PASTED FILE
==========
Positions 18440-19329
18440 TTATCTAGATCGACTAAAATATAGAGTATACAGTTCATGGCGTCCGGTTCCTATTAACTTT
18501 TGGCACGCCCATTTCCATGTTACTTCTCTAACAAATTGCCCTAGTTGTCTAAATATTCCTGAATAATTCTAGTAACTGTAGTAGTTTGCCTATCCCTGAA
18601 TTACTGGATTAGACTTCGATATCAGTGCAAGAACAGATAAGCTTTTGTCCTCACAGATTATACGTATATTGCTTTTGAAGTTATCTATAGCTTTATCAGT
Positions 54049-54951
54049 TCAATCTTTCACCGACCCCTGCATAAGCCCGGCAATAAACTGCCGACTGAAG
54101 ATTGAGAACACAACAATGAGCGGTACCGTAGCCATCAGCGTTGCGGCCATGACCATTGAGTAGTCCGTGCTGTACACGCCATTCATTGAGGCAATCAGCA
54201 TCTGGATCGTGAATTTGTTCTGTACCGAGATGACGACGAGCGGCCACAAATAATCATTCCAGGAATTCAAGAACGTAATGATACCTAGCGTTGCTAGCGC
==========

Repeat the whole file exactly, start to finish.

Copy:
Positions 18440-19329
18440 TTATCTAGATCGACTAAAATATAGAGTATACAGTTCATGGCGTCCGGTTCCTATTAACTTT
18501 TGGCACGCCCATTTCCATGTTACTTCTCTAACAAATTGCCCTAGTTGTCTAAATATTCCTGAATAATTCTAGTAACTGTAGTAGTTTGCCTATCCCTGAA
18601 TTACTGGATTAGACTTCGATATCAGTGCAAGAACAGATAAGCTTTTGTCCTCACAGATTATACGTATATTGCTTTTGAAGTTATCTATAGCTTTATCAGT
Positions 54049-54951
54049 TCAATCTTTCACCGACCCCTGCATAAGCCCGGCAATAAACTGCCGACTGAAG
54101 ATTGAGAACACAACAATGAGCGGTACCGTAGCCATCAGCGTTGCGGCCATGACCATTGAGTAGTCCGTGCTGTACACGCCATTCATTGAGGCAATCAGCA
54201 TCTGGATCGTGAATTTGTTCTGTACCGAGATGACGACGAGCGGCCACAAATAATCATTCCAGGAATTCAAGAACGTAATGATACCTAGCGTTGCTAGCGC